For me, my doula was my voice when I knew I wouldn’t be in the right state of mind to stand up for myself. Even with a supportive doctor, nurses are used to caring for patients who have epidurals (just over 61% of childbirths are performed with epidurals according to the C.D.C.). While they can be made aware not to ask about epidurals, they don’t always listen. You are also not guaranteed to see your doctor when you arrive at the hospital. Often doctors will make decisions based on what is best for him/her rather than what is best for the patient. I saw an episode of “One Born Every Minute” (a labor and delivery show on the Lifetime network) where a doctor stated he hadn’t done a vaginal birth in such a long time that he had almost forgotten how to say the word “vaginal”! Having someone there with the presence of mind to speak for you when someone involved is working against your birth plan can be crucial in keeping away unnecessary interventions.
Testimonials From Mom’s About Their Doula Experiences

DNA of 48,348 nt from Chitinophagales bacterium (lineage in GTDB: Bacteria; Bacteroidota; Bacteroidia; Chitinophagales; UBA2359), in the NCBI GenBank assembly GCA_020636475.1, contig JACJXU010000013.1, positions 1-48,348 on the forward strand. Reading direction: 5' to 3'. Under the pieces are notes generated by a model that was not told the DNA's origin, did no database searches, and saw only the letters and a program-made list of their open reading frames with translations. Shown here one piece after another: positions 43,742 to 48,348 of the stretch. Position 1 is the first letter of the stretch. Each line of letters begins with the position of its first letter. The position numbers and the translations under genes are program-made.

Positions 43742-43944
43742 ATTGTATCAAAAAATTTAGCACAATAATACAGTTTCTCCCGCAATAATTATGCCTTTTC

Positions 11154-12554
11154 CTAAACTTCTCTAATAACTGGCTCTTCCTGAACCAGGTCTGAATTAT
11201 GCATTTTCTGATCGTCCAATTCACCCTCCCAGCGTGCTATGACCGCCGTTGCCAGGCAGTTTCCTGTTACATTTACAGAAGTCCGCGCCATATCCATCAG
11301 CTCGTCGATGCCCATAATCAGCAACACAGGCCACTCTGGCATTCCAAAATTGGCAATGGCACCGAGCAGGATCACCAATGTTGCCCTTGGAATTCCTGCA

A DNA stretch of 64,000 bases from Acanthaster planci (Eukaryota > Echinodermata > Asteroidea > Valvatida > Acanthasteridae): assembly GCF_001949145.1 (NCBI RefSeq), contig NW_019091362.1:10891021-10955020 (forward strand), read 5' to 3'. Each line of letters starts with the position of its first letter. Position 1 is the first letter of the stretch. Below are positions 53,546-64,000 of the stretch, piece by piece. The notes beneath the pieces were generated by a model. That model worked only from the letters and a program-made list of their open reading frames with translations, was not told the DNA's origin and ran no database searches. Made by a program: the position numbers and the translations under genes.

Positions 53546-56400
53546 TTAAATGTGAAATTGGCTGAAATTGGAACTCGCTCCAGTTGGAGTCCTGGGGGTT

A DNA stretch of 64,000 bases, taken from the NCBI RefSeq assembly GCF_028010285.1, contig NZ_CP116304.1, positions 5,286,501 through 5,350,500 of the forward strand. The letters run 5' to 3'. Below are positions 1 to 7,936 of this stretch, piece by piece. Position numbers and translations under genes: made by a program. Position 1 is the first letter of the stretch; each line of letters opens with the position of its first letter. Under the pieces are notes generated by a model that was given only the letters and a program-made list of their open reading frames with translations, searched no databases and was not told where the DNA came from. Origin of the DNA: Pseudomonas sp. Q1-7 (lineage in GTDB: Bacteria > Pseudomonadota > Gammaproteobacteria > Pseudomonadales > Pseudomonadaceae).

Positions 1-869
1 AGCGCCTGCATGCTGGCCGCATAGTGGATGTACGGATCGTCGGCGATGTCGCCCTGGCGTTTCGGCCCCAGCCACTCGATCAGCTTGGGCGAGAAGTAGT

I asked a few friends who had a doula what it meant to them. I got answers like “It gave me peace. I had an anxiety free labor.” (Marci) and “She kept me at ease. She was like a wedding planner but for births. She made sure I had what I needed, made sure the nurses followed my wishes and remembered to have pictures taken right after LO came out.” (Clpena) Those are just two examples, but every person I asked commented on their labor and delivery. Husbands are great support systems, but often they don’t know exactly what to say OR even feel that they have the power to make any difference if they were to say it.
Doula Certification and How They Help During Birth
Doulas have to attend a minimum of three births (a total of 15 hours), so they have some birth experience before certification. They also have a whole heck of a lot of training (//www.dona.org/develop/birth_cert.php) to be certified as Doula. They know what to expect out of births, doctors, nurses…. and what questions to ask and when to ask them. This can literally be the difference between a vaginal birth and a c-section in many cases (interventions often become a slippery slope to a c-section). They also know just the right spot for counter pressure during a contraction, exactly what words to say to get you through a contraction, the best positions to encourage that baby into (and out of – in the right direction!) the birth canal,… I just can’t emphasize how valuable the right doula can be during labor and delivery.
Doula’s Help Post-Birth with Breastfeeding and Beyond